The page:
Zum Inhalt springen

Digital Society Blog

Unsere vernetzte Welt verstehen


(Un-)Sichtbare Stellenanzeigen: Wie Werbung auf Online-Plattformen fairer werden kann

22 März 2021

Wir haben die erste virtuelle Clinic des von der Stiftung Mercator finanzierten Projekts “Ethik der Digitalisierung” erfolgreich abgeschlossen. Zwölf internationale Fellows haben innovative Ansätze entwickelt, wie sich Stellenanzeigen auf Online-Plattformen fairer gestalten lassen. Nach zwei intensiven Wochen interdisziplinärer Zusammenarbeit geben wir einen Überblick über die zentralen Ergebnisse.

Who gets to see what on the internet? And who decides why? These are among the most crucial questions regarding online communication spaces – and they especially apply to job advertising online. Sociologists and development psychologists assure us: You can only be and become what you see. Targeted advertising on online platforms offers advertisers the chance to deliver ads to carefully selected audiences. But what if these criteria – inadvertently or not – further stereotypes? Optimizing job ads for relevance carries risks – from gender stereotyping to algorithmic discrimination. To make digitalization more fair, new approaches to ad delivery are necessary. The spring 2021 Clinic “Increasing Fairness in Targeted Advertising: The Risk of Gender Stereotyping by Job Ad Algorithms” examined the ethical implications of targeted advertising, with the aim to develop fairness-oriented solutions that are ready to be implemented.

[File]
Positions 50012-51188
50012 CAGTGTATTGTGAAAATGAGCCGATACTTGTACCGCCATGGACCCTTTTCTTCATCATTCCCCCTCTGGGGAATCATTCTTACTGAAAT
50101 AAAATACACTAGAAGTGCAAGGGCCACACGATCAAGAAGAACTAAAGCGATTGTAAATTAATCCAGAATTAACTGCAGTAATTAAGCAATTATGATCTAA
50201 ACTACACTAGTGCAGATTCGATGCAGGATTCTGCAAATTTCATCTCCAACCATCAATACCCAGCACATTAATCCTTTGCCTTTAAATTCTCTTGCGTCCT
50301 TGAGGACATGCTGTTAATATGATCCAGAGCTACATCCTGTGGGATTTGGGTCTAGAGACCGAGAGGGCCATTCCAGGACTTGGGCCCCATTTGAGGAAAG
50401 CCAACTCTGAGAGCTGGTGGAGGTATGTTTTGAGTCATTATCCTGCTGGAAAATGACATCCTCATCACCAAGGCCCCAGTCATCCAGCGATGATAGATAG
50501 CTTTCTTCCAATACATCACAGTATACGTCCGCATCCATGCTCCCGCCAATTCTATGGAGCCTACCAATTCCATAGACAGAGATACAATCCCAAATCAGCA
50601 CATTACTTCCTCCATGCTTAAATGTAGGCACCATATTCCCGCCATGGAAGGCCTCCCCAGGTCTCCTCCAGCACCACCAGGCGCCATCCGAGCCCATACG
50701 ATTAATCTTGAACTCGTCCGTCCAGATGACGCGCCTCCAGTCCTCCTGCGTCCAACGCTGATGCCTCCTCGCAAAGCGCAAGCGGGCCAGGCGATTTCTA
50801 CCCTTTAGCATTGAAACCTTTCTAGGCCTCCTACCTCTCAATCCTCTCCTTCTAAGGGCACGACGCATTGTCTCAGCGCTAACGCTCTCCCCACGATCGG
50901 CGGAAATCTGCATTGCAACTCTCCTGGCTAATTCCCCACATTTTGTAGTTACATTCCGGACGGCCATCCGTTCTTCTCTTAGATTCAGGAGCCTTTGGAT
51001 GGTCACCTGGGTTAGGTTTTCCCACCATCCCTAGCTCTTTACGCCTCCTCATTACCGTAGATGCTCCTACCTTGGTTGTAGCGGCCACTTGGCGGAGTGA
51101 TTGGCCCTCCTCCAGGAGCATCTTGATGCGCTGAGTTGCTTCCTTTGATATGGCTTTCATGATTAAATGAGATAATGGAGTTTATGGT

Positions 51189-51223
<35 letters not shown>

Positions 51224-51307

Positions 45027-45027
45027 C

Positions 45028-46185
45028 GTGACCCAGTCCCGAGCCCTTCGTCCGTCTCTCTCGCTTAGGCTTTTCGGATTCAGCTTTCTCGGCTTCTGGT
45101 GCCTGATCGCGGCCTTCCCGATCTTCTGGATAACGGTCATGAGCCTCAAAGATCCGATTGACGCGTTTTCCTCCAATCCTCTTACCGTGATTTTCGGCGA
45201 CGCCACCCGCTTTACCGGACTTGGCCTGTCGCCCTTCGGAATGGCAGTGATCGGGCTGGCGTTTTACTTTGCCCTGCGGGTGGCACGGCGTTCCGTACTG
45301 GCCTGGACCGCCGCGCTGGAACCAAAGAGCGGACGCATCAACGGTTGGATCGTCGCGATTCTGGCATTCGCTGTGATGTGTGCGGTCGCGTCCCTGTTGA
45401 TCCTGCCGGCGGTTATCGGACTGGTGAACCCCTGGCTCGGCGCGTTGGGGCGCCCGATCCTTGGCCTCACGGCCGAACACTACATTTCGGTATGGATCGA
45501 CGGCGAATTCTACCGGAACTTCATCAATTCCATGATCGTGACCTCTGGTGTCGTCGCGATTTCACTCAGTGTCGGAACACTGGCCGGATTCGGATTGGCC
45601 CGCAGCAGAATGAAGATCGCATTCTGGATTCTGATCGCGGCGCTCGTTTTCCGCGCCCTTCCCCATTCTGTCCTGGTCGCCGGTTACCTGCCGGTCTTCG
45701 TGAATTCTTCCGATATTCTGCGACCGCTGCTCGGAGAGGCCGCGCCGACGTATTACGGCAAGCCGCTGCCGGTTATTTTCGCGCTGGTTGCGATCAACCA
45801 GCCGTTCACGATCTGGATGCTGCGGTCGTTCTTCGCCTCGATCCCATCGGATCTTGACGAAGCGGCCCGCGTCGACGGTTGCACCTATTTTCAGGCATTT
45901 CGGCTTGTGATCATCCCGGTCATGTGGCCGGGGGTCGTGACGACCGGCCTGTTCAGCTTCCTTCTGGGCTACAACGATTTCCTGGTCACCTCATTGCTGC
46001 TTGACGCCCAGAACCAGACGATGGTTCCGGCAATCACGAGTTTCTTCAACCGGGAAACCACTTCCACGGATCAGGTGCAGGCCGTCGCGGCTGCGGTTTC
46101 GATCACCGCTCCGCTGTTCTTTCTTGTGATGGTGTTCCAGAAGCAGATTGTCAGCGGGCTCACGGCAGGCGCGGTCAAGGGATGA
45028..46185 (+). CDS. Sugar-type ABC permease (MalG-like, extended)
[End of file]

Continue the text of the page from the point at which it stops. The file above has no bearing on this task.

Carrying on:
The virtual Clinic brought together twelve fellows from six continents and eight disciplines. During two intense weeks in February 2021, they participated in an interdisciplinary solution-oriented process facilitated by a project team at the Alexander von Humboldt Institute for Internet and Society. The fellows also had the chance to learn from and engage with a number of leading experts on targeted advertising, who joined the Clinic for thought-provoking spark sessions.

The Clinic is part of the research project “The Ethics of Digitalisation – From Principles to Practices”, which aims to develop viable answers to challenges at the intersection of ethics and digitalisation. The project, led by the Global Network of Internet & Society Centers (NoC), is conducted under the patronage of the German Federal President Frank-Walter Steinmeier and is supported by Stiftung Mercator. In addition to the Alexander von Humboldt Institute for Internet and Society, the main project partners are the Berkman Klein Center at Harvard University, the Digital Asia Hub, and the Leibniz Institute  for Media Research I Hans-Bredow-Institut.